Bocciolini Palagi also argues that maius opus moueo (7.44) echoes the religious phrase sacra mouere, linking up with the poet’s role as uates at 7.41, which she sees as equivalent to sacerdos. But surely the link with bella mouere is much more important here, and I find it hard to see the muse called upon for mystical revelation; Propertius 3.1.3-4 (sacerdos … orgia ferre), claimed as a parallel, is much more explicit. She suggests that love of poetry is the motivation for the poet to go on, just as love is the motivation for the poem’s plot, but it is not easy to see this expressed here as it is in e.g. Georgics 2.476 or its model Lucretius 1.924-5 where amor is explicitly used. There is some interesting material on the iconography of Erato in the art of the Roman Empire, where she is several times represented as the general muse of poetry, but this should surely be treated as a reception of this very prominent Vergilian passage rather than contributing to its interpretation.
The book’s second part (55-97) begins with the role of amor in the Aeneid: it is often used of legitimate conjugal love, but also has the tendency to turn into furor or madness and cause extreme and destructive behaviour. Interesting and valuable links are suggested between the divine female intervention in the narrative of the Muse Erato and the roles in the poem’s plot of the two Furies who open and close the events of the war in Latium (Allecto who is central to its outbreak in Book 7, and the unspecified Dira who is key to its ending in Book 12); both Furies and Muses can take many forms, and love, madness and the Furies (amor, furor and Furiae) form a tight nexus in the poem. This is rewarding, but here and elsewhere in the book there is no discussion of the crucial Stoic definition of all passions as madness which many think underlies the unified use of furor in the Aeneid, which surely needs to be taken into account in this context.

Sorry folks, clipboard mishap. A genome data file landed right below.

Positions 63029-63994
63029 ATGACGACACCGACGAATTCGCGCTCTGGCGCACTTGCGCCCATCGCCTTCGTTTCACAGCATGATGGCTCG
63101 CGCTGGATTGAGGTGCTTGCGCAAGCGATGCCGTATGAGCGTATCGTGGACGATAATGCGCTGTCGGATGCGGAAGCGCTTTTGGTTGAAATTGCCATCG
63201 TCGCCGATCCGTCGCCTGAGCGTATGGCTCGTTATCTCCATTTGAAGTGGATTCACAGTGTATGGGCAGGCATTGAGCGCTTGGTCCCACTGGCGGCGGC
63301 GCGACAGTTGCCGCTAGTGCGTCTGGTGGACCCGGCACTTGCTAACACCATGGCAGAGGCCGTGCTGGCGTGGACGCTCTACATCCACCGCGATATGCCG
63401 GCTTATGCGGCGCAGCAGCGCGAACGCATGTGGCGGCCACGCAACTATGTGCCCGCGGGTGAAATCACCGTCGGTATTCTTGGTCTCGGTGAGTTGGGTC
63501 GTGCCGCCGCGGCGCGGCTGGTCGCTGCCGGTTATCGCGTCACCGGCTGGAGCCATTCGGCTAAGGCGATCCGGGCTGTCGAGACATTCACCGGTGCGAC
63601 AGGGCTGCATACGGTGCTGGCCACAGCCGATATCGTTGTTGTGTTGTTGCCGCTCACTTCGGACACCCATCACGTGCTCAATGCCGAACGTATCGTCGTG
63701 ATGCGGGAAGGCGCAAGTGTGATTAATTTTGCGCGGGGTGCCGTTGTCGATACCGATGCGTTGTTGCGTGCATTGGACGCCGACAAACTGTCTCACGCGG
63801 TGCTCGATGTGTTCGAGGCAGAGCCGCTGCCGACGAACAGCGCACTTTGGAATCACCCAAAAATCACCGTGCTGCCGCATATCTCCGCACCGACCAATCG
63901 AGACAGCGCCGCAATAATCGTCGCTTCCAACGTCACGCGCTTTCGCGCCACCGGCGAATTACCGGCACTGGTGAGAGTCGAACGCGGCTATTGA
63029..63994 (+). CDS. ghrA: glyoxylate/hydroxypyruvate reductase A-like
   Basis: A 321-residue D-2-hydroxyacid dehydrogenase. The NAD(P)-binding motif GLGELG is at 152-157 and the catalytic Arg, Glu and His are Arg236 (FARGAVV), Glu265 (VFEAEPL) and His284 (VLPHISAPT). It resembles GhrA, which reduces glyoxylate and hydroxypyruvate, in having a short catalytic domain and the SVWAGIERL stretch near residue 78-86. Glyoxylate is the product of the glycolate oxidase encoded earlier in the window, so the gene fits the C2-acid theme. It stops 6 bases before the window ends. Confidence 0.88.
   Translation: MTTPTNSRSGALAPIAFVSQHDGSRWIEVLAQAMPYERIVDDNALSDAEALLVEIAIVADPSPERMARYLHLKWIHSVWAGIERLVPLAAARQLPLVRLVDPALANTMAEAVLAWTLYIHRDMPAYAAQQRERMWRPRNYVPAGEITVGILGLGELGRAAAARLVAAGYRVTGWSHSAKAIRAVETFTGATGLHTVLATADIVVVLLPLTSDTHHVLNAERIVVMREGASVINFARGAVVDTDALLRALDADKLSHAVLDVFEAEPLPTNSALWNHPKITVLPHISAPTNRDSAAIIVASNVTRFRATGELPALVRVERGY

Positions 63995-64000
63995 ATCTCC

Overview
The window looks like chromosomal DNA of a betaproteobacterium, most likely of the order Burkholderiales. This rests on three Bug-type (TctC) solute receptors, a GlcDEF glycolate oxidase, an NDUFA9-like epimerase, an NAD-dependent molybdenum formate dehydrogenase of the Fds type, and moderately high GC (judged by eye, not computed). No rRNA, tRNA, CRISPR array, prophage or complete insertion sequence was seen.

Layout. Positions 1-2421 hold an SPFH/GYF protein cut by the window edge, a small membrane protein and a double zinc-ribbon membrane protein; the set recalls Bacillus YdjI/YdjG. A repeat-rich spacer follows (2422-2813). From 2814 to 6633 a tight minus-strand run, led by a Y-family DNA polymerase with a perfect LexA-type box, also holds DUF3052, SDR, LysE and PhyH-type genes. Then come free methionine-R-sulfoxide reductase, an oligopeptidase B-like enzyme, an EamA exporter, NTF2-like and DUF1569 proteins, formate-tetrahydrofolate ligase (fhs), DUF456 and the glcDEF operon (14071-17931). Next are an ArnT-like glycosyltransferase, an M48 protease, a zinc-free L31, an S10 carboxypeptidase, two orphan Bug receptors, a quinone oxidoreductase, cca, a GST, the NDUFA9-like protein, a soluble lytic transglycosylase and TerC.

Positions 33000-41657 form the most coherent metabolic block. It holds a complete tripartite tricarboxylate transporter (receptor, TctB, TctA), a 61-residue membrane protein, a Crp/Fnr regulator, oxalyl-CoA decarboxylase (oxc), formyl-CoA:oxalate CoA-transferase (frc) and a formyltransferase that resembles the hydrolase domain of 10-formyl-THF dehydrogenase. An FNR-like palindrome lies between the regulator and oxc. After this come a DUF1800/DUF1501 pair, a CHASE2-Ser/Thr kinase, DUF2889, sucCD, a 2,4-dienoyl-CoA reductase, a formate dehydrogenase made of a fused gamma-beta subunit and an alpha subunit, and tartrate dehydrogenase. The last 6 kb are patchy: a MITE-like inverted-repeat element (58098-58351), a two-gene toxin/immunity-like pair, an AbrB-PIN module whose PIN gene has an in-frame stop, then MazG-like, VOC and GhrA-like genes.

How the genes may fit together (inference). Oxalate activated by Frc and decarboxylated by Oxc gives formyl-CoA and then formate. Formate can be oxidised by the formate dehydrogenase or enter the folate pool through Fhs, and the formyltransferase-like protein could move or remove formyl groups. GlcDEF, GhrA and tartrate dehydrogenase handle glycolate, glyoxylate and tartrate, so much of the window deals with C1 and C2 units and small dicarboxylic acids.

Bocciolini Palagi suggests interestingly that the Iliad (as well as the Odyssey) can be conceived as a plot centred on love (as in the later interpretation of Homer as providing an encyclopedia of love by Maximus of Tyre), which then helps to stress the centrality of Erato and the love-motif to Vergil’s re-run of the Iliad in Aeneid 7-12. One piece of evidence cited here is Ovid, Tristia 2.371ff, the famous passage addressed to Augustus about how ‘his’ Aeneid includes the kind of illicit sex for which Ovid is blamed, but the rhetorical context of that passage naturally leads to exaggeration of the poem’s erotic content; as Bocciolini Palagi admits, the kind of love which underlies the famous conclusion of the Aeneid looks to be father/son-style pietas, allied with Achillean comrade-love, though she might have mentioned the homoerotic view of the Aeneas/Pallas relationship proposed by Michael Putnam and others. Her account of the poem’s ending well shows how amor for Pallas can turn into furor against Turnus: where I would disagree is in stressing that this mad anger is required to take proper vengeance in pietas against Pallas’ killer, a typically Vergilian moral tension.
In sum, this book offers a rich investigation of these important Vergilian lines, and the fullest account of the treatment of the Muse Erato to be found in print. Not all its arguments will convince all readers, but its considerable learning and stimulating suggestions certainly enrich and aid the interpretation of some key passages of the Aeneid, and show that the role of Erato can have many functions and nuances in Vergil’s poem.